JAKARTA — Thousands of protesters rallied across Indonesia this week calling for the government to reverse its first price hike on subsidized fuel in eight years, and vowing to continue demonstrations until President Joko Widodo meets their demands.
The government deployed thousands of police officers this week to control the crowds and guard gas stations across the country of 270 million. On Thursday, university students in Jakarta, the capital, clashed with the police and burned tires in front of the presidential palace. In the city of Bengkulu on Tuesday, the police deployed water cannons and tear gas on students, injuring five.
The labor activists, workers and students who are protesting want a reversal of a 30 percent increase to subsidized fuel prices that was announced last Saturday, a hike that many say is necessary but remains deeply unpopular in the Southeast Asian nation.
While the protests have been largely peaceful, they come at a sensitive time for Mr. Joko, who has been traveling the globe meeting with world leaders in advance of the Group of 20 summit, scheduled to take place in Bali later this year.
“In a week if there is no response, if the government still doesn’t care and is still deaf and blind toward the people’s suffering, the students all over Indonesia are ready to protest in much bigger numbers,” Muhammad Yuza Augusti, a student at Bogor Agriculture Institute, yelled into a microphone on a rainy Thursday.
Many analysts say that Mr. Joko will likely emerge unscathed from the protests, as he can blame the price hike on the war in Ukraine. Polls show that Mr. Joko has an approval rating of around 68 percent, dented to some extent by his decision to raise cooking oil prices earlier this year.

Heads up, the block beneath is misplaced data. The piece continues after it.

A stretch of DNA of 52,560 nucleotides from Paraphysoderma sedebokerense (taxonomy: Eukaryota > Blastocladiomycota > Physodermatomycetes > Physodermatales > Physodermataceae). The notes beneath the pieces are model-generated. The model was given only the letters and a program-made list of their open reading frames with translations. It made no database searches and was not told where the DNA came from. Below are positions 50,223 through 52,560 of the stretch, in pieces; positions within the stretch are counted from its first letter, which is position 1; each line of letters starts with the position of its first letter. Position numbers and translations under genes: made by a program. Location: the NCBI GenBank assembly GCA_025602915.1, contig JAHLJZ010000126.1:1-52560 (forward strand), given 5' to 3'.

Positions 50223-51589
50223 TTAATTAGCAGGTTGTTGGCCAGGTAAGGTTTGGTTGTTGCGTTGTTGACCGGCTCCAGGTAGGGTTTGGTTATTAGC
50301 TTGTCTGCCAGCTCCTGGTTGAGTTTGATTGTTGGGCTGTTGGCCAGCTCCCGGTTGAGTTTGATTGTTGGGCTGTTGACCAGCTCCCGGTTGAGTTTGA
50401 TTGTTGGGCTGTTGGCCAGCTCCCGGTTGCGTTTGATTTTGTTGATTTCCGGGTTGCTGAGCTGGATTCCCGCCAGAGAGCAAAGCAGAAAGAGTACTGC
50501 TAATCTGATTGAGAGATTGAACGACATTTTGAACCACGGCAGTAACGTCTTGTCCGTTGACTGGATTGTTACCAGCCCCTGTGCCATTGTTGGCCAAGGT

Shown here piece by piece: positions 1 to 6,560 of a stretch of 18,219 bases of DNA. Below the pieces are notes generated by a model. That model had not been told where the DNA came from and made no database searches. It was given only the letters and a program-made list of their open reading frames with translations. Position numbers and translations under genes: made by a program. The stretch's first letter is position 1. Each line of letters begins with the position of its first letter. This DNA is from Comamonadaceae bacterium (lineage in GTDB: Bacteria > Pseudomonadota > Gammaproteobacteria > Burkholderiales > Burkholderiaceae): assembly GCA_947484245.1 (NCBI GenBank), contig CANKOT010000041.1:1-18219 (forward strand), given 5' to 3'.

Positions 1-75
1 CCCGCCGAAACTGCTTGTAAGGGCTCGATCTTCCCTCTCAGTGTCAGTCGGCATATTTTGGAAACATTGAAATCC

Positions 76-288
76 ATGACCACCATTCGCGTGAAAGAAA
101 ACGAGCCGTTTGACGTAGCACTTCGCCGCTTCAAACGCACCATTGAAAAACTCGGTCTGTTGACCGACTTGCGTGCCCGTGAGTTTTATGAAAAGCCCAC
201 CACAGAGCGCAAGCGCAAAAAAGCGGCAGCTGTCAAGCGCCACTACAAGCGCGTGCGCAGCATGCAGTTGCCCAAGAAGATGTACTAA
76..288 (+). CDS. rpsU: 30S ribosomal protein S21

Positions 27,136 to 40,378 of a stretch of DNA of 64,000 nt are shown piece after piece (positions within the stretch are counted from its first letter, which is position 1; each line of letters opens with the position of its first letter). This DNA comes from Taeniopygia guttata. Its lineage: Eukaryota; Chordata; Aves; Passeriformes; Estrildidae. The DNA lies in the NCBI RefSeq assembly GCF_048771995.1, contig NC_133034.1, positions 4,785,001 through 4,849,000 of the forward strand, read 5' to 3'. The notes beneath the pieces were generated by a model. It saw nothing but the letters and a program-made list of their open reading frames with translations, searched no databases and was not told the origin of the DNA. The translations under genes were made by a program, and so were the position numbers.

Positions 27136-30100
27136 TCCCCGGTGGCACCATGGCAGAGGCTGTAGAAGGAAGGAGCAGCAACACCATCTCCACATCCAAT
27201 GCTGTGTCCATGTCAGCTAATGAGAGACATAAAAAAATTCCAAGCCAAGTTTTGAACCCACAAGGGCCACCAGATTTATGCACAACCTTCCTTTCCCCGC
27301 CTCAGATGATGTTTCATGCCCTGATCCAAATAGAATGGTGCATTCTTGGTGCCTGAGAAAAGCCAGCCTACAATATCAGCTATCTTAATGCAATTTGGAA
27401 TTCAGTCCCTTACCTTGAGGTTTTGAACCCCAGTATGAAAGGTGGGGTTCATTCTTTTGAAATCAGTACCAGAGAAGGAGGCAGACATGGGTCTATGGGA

Yunarto Wijaya, executive director of Charta Politika, a polling agency in Indonesia, said the government should be able to push the increase through without much trouble. He pointed out that the protests have been relatively mild so far and that stocks rose after Mr. Joko announced the price hike. “To me, there’s no indicator showing a social blow on a big scale,” Mr. Yunarto said.
Still, the government may have reason to be worried.
No issue is more politically sensitive in Indonesia than fuel price increases. In 1998, after President Suharto raised prices by up to 71 percent, violent protests resulted in the deaths of 1,200 people and forced his resignation. Other leaders who followed have sought to raise prices, only to back down in the face of unrest.
Last Saturday, Mr. Joko, who is often referred to as “Jokowi” in Indonesia, told the nation in a televised speech that he had no choice but to increase prices, and that his government had already “tried its best” to keep them down.
Protesters say the move hurts the poor at a time of inflation and with the country still struggling to recover from the coronavirus pandemic. The government’s cash assistance of $10 a month until the end of the year for the poor is not enough to cushion the blow, they say.